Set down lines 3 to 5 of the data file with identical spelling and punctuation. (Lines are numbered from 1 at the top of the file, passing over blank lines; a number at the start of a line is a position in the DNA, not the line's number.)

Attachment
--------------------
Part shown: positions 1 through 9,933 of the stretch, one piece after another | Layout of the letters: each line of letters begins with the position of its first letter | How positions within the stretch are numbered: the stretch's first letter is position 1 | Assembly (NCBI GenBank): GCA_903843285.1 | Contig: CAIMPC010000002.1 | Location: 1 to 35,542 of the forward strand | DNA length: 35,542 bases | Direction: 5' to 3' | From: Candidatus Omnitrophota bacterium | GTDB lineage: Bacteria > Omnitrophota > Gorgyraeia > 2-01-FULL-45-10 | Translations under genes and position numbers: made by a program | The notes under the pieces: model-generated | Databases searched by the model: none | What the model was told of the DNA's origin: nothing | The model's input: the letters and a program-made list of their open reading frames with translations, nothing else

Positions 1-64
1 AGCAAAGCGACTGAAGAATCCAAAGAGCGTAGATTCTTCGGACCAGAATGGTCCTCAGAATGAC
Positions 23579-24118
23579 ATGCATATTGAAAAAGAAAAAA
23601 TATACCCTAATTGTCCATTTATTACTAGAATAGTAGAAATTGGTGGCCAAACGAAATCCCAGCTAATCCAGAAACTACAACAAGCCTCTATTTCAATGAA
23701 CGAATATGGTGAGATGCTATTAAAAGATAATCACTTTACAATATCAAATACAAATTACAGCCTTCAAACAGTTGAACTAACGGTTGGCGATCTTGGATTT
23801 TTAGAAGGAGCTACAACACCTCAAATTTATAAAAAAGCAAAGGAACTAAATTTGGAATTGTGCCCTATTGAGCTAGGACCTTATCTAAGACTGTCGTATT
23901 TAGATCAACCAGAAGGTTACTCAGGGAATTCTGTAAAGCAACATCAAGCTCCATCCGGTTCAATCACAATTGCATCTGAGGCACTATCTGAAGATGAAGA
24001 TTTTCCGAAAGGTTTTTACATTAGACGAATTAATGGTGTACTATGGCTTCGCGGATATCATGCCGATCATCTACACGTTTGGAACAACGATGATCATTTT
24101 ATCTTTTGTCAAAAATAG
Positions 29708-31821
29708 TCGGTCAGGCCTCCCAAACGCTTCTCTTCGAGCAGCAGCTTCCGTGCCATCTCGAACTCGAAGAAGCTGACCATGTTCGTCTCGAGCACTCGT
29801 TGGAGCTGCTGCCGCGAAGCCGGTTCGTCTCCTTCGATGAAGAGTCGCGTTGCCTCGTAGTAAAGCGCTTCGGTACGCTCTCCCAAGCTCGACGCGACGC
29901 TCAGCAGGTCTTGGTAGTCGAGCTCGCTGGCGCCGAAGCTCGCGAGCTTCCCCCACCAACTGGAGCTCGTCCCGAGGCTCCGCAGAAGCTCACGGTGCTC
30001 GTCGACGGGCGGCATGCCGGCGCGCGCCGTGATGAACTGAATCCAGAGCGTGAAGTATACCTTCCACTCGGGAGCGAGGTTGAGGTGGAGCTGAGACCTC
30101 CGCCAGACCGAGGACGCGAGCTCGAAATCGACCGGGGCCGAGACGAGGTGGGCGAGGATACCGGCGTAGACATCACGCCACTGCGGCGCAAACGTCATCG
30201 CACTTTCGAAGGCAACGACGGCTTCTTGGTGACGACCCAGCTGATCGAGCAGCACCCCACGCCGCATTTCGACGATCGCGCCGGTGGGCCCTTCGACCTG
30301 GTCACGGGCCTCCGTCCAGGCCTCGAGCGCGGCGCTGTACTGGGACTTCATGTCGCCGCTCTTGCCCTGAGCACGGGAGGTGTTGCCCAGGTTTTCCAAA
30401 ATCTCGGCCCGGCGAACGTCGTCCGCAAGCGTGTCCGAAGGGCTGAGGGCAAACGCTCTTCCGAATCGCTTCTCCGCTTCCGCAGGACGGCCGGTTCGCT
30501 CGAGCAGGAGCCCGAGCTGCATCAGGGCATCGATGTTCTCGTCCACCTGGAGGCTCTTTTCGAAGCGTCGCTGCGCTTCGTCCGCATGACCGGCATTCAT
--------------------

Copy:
1 AGCAAAGCGACTGAAGAATCCAAAGAGCGTAGATTCTTCGGACCAGAATGGTCCTCAGAATGAC
Positions 23579-24118
23579 ATGCATATTGAAAAAGAAAAAA